The federal investigation into Virginia Gov. Terry McAuliffe has focused on his business dealings before he took office and has found no evidence of wrongdoing, the governor's attorney said Wednesday.

Attorney James W. Cooper said Justice Department officials told him they have been looking into McAuliffe'sforeign sources of income before he became governor in 2014 and whether he violated the law by lobbying the U.S. government on behalf of foreign interests.

Cooper told The Associated Press that officials said they have found no evidence McAuliffe engaged in such lobbying. He said investigators did not mention concerns about campaign contributions or anything else related to McAuliffe's time as governor.

"Our view is that (the investigation) should be closed promptly because there is no evidence that he violated the statute," Cooper said.

A Justice Department spokesman declined to comment.

A law enforcement official told The Associated Press earlier this week that McAuliffe is the subject of a federal investigation related to campaign finance.

The governor said Tuesday he believed the investigation centers around a donation connected to a Chinese businessman, Wang Wenliang. Federal law forbids foreigners from contributing to U.S. political campaigns, butMcAuliffe said Wang has held a green card for nearly a decade and is a legitimate donor.

Before he was elected governor, McAuliffe headed a small electric-car company that set up operations in north Mississippi. Part of its business plan was to recruit wealthy foreign investors under an investor visa program with the help of a company run by Tony Rodham, the youngest brother of Democratic presidential front-runner Hillary Clinton.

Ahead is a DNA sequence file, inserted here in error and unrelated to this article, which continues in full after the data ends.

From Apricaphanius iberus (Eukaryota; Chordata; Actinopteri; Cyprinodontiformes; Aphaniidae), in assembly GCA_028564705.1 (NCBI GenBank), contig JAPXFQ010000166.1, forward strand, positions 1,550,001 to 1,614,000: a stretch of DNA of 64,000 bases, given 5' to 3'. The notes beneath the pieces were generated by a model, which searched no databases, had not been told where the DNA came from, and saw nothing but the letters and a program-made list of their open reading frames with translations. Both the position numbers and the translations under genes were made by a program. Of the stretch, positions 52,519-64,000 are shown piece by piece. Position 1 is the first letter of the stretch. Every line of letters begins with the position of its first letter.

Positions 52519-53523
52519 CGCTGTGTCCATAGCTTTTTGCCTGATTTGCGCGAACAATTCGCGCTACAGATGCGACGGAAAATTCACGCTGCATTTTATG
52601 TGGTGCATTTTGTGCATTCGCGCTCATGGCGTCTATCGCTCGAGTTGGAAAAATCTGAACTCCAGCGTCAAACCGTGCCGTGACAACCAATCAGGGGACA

The Department of Homeland Security's Office of Inspector General issued a report last year saying a top department official improperly intervened on behalf of foreign investors seeking U.S. visas in three cases involving prominent Democrats, including McAuliffe.

The report said no laws were broken. The AP reported last year that McAuliffe rebuffed requests by the inspector general for an interview.

McAuliffe criticized federal law enforcement officials on WTOP radio on Wednesday for leaking information about the probe. He said he and Wang have been treated unfairly.

"This poor man has been dragged through the mud for giving a legitimate contribution," McAuliffe said.

Wang is a member of China's ruling Communist Party and a delegate from the northeastern province of Liaoning to the country's ceremonial legislature, the National People's Congress, according to the body's website.

Membership in the congress, which meets only once a year, is often awarded based on contributions to China's economy and society. Proposals raised by Wang at the two-week annual session focused on economic development in the northeast and improving China's foreign trade links, according to a website run by the Chinese Cabinet's information office.

A spokeswoman for Wang declined to comment.

One of Wang's companies, New Jersey-based West Legend, gave $70,000 to McAuliffe's gubernatorial campaign and $50,000 to his inaugural committee in 2013, according to Virginia campaign finance records.

McAuliffe, a Democrat and longtime friend of Bill and Hillary Clinton, said he's also confident the investigation won't harm Hillary Clinton's presidential bid.

"I don't think this has anything to do with Hillary Clinton," McAuliffe said.

McAuliffe is a former board member of the Clinton Global Initiative, a program of the Clinton Foundation. The foundation reports that it received $1 million to $5 million from one of Wang's companies, Rilin Enterprises, but does not say when the money was given.

Rilin, one of China's biggest architecture and design companies, has taken on multiple international projects, including construction work on China's consulate in New York City and its United Nations representative office, according to Chinese media reports.

One of Wang's companies, Dandong Port Group, has a trade deal to ship Virginia soybeans to China. Virginia Secretary of Agriculture and Forestry Todd Haymore said Dandong has purchased "hundreds of millions" worth of Virginia soybeans in recent years.

Wang is chairman of the group, based in the Chinese city of the same name along the North Korean border.

Wang is also an active environmentalist. Democratic Leader Harry Reid last year thanked Wang for his "commitment and dedication" to restoring the Dandong Yalu River Estuary Wetland in China, according to a statement published in the congressional record.